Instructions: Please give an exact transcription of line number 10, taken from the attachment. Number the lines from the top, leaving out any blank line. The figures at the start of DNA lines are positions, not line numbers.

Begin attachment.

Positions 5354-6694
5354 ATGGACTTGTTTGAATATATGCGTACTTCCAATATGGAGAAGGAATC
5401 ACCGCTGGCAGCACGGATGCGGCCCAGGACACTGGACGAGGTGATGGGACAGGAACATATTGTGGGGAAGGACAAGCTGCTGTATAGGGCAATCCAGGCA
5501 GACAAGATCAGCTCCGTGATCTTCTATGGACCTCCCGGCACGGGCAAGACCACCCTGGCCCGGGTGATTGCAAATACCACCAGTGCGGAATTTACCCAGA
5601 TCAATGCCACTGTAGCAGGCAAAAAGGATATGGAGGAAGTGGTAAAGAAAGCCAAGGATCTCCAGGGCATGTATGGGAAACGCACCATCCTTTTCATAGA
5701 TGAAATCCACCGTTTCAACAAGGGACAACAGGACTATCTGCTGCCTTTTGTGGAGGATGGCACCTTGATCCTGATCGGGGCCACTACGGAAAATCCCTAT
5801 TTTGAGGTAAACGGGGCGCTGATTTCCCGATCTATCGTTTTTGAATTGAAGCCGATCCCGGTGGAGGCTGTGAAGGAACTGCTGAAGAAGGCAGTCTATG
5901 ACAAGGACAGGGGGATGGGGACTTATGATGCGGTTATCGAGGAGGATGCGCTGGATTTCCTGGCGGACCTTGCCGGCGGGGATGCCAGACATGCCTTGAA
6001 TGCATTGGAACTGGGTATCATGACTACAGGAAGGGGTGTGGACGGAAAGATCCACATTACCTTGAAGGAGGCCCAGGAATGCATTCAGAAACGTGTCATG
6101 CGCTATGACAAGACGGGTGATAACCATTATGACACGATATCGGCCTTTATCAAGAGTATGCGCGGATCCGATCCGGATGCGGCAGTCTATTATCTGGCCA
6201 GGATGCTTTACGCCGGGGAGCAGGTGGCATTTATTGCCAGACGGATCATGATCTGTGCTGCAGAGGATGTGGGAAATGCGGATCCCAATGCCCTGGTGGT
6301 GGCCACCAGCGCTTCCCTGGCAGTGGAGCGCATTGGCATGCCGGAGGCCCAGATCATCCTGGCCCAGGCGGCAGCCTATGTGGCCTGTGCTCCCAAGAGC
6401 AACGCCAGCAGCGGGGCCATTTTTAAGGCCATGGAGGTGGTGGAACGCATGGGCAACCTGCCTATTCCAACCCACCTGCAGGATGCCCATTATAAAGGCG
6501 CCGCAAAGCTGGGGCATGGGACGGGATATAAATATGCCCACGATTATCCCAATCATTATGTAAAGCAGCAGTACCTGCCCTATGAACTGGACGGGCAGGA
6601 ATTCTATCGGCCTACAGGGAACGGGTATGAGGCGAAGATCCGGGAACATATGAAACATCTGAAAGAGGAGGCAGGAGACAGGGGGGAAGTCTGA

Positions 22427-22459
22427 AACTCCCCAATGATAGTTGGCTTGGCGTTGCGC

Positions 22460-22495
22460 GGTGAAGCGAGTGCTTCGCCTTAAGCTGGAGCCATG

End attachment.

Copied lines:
6101 CGCTATGACAAGACGGGTGATAACCATTATGACACGATATCGGCCTTTATCAAGAGTATGCGCGGATCCGATCCGGATGCGGCAGTCTATTATCTGGCCA